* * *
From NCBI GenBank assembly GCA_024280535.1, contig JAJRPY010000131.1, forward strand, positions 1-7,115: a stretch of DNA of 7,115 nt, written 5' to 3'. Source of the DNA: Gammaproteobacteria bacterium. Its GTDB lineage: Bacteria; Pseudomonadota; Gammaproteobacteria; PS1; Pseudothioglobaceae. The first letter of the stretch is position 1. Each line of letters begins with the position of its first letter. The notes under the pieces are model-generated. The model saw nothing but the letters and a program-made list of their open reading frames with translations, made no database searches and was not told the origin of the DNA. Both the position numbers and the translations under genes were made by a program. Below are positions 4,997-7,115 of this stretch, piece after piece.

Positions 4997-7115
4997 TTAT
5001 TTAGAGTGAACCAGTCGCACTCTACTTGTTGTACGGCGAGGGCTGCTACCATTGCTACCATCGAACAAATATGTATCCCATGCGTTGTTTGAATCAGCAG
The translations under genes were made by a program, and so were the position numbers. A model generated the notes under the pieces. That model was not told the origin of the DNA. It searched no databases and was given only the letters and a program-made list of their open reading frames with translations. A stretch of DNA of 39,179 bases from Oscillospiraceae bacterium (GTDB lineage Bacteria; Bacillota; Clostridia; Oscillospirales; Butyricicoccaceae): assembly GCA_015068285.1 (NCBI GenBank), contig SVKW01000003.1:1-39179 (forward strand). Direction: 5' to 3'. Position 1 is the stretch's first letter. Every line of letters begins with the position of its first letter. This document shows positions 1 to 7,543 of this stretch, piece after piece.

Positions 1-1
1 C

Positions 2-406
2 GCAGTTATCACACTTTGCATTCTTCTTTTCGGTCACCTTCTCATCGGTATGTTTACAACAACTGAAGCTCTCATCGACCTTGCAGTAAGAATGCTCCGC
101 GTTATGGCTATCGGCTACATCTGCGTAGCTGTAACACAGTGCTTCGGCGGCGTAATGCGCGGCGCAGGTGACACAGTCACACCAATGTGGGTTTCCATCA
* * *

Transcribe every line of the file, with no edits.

From NCBI GenBank assembly GCA_024280535.1, contig JAJRPY010000131.1, forward strand, positions 1-7,115: a stretch of DNA of 7,115 nt, written 5' to 3'. Source of the DNA: Gammaproteobacteria bacterium. Its GTDB lineage: Bacteria; Pseudomonadota; Gammaproteobacteria; PS1; Pseudothioglobaceae. The first letter of the stretch is position 1. Each line of letters begins with the position of its first letter. The notes under the pieces are model-generated. The model saw nothing but the letters and a program-made list of their open reading frames with translations, made no database searches and was not told the origin of the DNA. Both the position numbers and the translations under genes were made by a program. Below are positions 4,997-7,115 of this stretch, piece after piece.

Positions 4997-7115
4997 TTAT
5001 TTAGAGTGAACCAGTCGCACTCTACTTGTTGTACGGCGAGGGCTGCTACCATTGCTACCATCGAACAAATATGTATCCCATGCGTTGTTTGAATCAGCAG
The translations under genes were made by a program, and so were the position numbers. A model generated the notes under the pieces. That model was not told the origin of the DNA. It searched no databases and was given only the letters and a program-made list of their open reading frames with translations. A stretch of DNA of 39,179 bases from Oscillospiraceae bacterium (GTDB lineage Bacteria; Bacillota; Clostridia; Oscillospirales; Butyricicoccaceae): assembly GCA_015068285.1 (NCBI GenBank), contig SVKW01000003.1:1-39179 (forward strand). Direction: 5' to 3'. Position 1 is the stretch's first letter. Every line of letters begins with the position of its first letter. This document shows positions 1 to 7,543 of this stretch, piece after piece.

Positions 1-1
1 C

Positions 2-406
2 GCAGTTATCACACTTTGCATTCTTCTTTTCGGTCACCTTCTCATCGGTATGTTTACAACAACTGAAGCTCTCATCGACCTTGCAGTAAGAATGCTCCGC
101 GTTATGGCTATCGGCTACATCTGCGTAGCTGTAACACAGTGCTTCGGCGGCGTAATGCGCGGCGCAGGTGACACAGTCACACCAATGTGGGTTTCCATCA